They did a great article back in August 2, 1998. One of the most striking comments made in that article was as follows: "Perhaps the saddest fact about child abuse in San Bernardino County is that it shows no sign of abating. The number of cases involving kids killed or in pain continues to grow, almost by the day."
Comparing statistics from a credible article in 8-2-88 with another such article in 2003, we will get a perspective of abuse that covers 14 years. In the first article we learned that, "Reports of child abuse nationally rose 41 percent between 1988 and 1997, according to the National Committee to Prevent Child Abuse." That's a big jump!
The article from 1-22-03 quoted statistics from the Children's Network of San Bernardino County's annual report. The report said, "The number of kids booked into Juvenile Hall increased 67 percent from 1997 to 2001." If we combine the statistics from 1988 to 1997 with the statistics from 1997 to 2001 we're looking at an increase of 108 percent. These are huge numbers!
This is worse than an atomic reaction. Instead of one making two, and two four-as in an atomic reaction-you have one making far more than two, who in turn make even more.
Some time in the not-too-distant future there will be more of those who've suffered child abuse than of 'normal' non-abused people. You've seen the statistics-it's just a matter of time.
The hard truth: in the fight against child abuse, we're losing terribly.
Experts say we must do more against child abuse.
We need to do a lot more against this powerful enemy of us all.
We must do something about the growing cycle of abuse.
I read an interesting article dated 3-6-2003. In that article I learned we have 162,000 inmates in our jails. Back in 1980, there were only 23, 511 in prison in California. When the numbers of abused people grow so that they constitute a substantial percentage of the population, then counter-revolution is possible—perhaps similar to the revolution they had back when in Nazi Germany.
We must help those being abused or the pain will someday reach your own family, if it hasn't already. Now is the time to give us a shoulder and help us help these children.
A quote from a sad article back on 12-22-02, "This problem goes beyond the church and what the churches are able to do,” said a leader of a coalition of churches—where a choir member was slain on the very steps of his church. “It's a mission for the whole community to embrace."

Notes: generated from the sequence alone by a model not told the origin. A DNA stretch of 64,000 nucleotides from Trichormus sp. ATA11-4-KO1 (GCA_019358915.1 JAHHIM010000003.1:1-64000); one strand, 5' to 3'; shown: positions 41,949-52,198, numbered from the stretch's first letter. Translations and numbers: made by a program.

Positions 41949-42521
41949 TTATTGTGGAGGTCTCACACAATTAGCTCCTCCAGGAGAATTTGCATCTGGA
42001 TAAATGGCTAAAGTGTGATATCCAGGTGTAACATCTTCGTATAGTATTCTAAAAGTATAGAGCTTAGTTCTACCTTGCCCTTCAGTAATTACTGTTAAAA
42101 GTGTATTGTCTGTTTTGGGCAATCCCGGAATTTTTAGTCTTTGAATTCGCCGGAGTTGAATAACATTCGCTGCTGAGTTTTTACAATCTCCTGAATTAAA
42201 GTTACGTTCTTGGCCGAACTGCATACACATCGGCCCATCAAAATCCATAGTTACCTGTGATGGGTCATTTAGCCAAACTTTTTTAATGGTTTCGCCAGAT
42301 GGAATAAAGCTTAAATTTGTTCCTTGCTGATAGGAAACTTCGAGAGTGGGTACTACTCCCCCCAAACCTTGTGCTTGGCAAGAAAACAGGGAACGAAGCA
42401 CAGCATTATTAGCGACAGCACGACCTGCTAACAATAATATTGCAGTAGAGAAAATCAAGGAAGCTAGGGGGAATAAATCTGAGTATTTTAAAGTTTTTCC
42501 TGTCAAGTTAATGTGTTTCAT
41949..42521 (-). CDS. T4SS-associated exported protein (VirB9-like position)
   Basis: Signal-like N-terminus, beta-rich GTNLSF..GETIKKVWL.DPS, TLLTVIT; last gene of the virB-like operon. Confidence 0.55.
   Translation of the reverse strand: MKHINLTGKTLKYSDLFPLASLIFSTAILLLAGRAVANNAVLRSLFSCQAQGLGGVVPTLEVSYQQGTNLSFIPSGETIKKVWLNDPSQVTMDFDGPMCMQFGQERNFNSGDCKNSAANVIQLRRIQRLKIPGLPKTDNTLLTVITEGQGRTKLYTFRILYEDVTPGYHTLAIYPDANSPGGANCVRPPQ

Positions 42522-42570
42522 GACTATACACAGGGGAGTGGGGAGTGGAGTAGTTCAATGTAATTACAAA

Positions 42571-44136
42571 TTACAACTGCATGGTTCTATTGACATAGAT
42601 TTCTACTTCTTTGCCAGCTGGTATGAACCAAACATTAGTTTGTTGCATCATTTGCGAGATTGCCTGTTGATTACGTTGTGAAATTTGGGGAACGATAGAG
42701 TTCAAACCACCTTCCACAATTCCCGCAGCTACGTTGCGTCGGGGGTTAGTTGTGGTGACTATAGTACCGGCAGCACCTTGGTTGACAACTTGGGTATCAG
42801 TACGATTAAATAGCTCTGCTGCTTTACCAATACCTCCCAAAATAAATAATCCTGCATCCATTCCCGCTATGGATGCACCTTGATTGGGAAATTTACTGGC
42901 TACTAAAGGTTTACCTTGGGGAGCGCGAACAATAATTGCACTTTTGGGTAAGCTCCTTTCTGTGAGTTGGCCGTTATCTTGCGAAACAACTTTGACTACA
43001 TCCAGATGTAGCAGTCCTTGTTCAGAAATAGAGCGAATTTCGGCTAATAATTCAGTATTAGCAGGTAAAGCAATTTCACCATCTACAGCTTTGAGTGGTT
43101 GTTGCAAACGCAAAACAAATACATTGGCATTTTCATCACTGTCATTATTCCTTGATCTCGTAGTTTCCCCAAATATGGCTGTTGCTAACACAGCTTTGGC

Continuing from 12-22-02, the Chief of Police in San Bernardino said, "…It's not just a police role. It's a parenting role. It's a community role. It's a society role…"
On 1-16-2003, a Reverend had little to say about the subject except, “Evil prevails because good men do nothing…"
In 12-8-2002 a prominent social worker with Children's Network, San Bernardino County, said, "The earlier we start, the better the chances we have to prevent violence…be involved…" An experienced hand with decades of service in the field, this social worker knows his stuff.
There is hope out there.
We have excellent psychologists with sophisticated tests that can help us to identify the endangered, at-risk child. We as a people have the ability to detect abuse-and stop it.
Back in August of 1998, the Director of the County Department of Children's Services said, "…Everything I read says home visits are the most effective program…" In the same series of articles, the Spokeswoman for the National Committee to Prevent Child Abuse, which conducts studies of child abuse prevention programs, said, “…home visitations can play a vital role in breaking the cycle of abuse."
Back in 11-15-2000, State Attorney General Bill Lockyer said, "’…Children who have seen violence at a young age tend to become physically and emotionally scarred and are often unable to lead productive lives…’ The solution, he said, is to offer prevention programs to parents who have had trouble with the law and whose children have a high risk of becoming criminals themselves…Through early intervention, the number of children who are abused or neglected can be significantly reduced, he said." #
An informed, educated man, Mr. Lockyear knows if you lower the numbers of abused children, you save your society that much more grief and money.
In the article quoted above, The San Bernardino County Sheriff said, "…It would pay for itself to invest in a program like that if it turned a few people around..."
In 12-22-02, I read what I thought was the best article of the year. The title of the article says it all, "Investing in kids ticket to reducing violent crime". The chief of the Chino Police said, "…In the High/Scope Perry Preschool Program, low-income children, randomly selected as 3 and 4-year olds, participate in a quality preschool program. These children were only one-fifth as likely to be "chronic offenders" by age 27, compared to those who received no special preschool services…The study sends a clear message that investment in quality child-care programs not only helps low-income working families, but it also creates a safer community…Quality after-school programs are also scientifically proven to prevent crime. A study of after-school programs established through the California Juvenile Crime Prevention Demonstration Project in 12 high-risk California communities found that, among program participants, vandalism and stealing dropped two-thirds, while violent acts, carrying a concealed weapon, arrests and police detentions were all cut in half…These programs save money over time through reduced crime, reduced remedial education and reduced welfare dependency…I'd much rather pay to provide kids with quality programs now than pay the higher cost of putting them in jail years down the road. In doing so, we'll not only reduce crime and save money, but we'll spare families the agony that crime and violence leave in their wake."